2,800-year-old wheat and sesame seeds taken from an excavation in an ancient castle in Turkey's eastern Van province are to be brought back to life.
Some ancient wheat and sesame seeds were found during the excavations started in the Çavuştepe Castle in 2014 and headed by Van Yüzuücü Yıl University archaeology department Professor Rafet Çavuşoğlu.
Çavuştepe Castle, built in the eighth century B.C. by Urartian King Sarduri II and has survived along with cisterns, city walls, temples and palace structures, is located in the Gürpınar district, 25 kilometers (15.5 miles) away from the city center.
"Three cereal storages were found during the excavations in the castle," Çavuşoğlu told Anadolu Agency. "The castle is on the trade route through northwestern Iran, thus the findings may reveal some important information about the trade at that time."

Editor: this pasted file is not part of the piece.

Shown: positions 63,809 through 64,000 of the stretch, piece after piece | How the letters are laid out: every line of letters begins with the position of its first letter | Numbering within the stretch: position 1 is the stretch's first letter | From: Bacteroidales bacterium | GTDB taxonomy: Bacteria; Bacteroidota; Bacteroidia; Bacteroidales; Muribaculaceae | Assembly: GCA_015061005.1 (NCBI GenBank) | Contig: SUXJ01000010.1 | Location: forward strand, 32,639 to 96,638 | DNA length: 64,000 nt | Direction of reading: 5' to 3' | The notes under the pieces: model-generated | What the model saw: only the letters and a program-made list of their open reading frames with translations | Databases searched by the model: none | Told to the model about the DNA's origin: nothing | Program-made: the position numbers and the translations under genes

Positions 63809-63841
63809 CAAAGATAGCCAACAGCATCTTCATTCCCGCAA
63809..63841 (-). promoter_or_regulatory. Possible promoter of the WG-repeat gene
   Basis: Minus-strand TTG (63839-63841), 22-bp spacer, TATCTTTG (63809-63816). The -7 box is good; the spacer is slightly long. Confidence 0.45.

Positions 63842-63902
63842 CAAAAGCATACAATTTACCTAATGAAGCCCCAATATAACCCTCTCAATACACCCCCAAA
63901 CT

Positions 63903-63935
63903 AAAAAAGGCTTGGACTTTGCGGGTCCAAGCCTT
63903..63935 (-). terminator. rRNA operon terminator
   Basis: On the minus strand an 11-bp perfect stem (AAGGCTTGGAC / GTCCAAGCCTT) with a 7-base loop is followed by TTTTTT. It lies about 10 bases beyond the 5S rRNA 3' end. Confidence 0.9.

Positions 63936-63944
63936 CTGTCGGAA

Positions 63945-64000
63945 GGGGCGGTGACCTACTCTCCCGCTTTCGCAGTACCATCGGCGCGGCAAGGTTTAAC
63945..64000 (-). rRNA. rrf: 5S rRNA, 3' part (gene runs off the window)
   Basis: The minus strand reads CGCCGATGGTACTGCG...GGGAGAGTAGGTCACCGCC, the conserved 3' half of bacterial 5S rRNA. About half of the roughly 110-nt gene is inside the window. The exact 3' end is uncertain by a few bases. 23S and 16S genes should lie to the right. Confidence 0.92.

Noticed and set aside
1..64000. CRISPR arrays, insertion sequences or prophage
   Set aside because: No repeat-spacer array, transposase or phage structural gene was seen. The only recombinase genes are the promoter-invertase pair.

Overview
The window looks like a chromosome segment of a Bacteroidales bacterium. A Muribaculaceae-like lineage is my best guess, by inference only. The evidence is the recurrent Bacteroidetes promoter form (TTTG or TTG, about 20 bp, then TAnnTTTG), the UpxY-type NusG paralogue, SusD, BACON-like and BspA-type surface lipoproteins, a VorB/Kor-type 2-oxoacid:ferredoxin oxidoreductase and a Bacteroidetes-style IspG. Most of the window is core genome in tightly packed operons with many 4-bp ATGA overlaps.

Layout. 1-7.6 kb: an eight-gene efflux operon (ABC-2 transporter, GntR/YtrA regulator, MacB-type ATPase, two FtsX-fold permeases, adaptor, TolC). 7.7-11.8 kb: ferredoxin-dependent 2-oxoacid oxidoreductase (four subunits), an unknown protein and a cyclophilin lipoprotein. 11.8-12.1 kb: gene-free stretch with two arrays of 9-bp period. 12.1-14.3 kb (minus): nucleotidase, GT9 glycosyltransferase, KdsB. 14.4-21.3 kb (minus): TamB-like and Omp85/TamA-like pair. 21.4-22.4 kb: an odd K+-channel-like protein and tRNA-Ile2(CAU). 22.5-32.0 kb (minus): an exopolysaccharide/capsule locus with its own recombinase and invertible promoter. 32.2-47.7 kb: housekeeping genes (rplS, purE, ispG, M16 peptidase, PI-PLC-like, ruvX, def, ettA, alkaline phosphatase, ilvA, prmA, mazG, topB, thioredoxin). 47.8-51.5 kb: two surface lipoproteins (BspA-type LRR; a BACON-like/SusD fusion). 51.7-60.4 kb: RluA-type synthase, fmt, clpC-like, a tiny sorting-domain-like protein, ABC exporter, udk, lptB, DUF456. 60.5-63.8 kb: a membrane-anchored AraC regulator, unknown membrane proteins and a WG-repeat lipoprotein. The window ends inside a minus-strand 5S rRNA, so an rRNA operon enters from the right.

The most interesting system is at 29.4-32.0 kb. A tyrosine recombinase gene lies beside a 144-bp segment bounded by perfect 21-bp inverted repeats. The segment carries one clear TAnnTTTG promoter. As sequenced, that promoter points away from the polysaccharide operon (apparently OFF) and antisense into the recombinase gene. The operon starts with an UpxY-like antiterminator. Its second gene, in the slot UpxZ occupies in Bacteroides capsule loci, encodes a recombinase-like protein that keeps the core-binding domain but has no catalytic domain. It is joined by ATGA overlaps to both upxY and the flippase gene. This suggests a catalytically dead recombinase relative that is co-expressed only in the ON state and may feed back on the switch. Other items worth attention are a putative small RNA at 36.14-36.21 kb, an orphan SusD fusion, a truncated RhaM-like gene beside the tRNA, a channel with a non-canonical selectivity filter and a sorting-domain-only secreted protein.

The seeds, confirmed to be 2,800 years old, will now be regenerated in a laboratory environment.
Çavuşoğlu said the cereals cultivated from Gürpınar used to be preserved in these storages in the castle.
"The ceramic containers in which the cereals were stored are called 'pithos.' Most of the harvests used to be kept in these containers," Çavuşoğlu informed.
"We packed the wheat and sesame in due care. We will analyze these seeds in laboratories. If the seed had become carbonized by itself, the possibility to regenerate it is quite high. However, if it is because of a fire, we have less chance to revive them."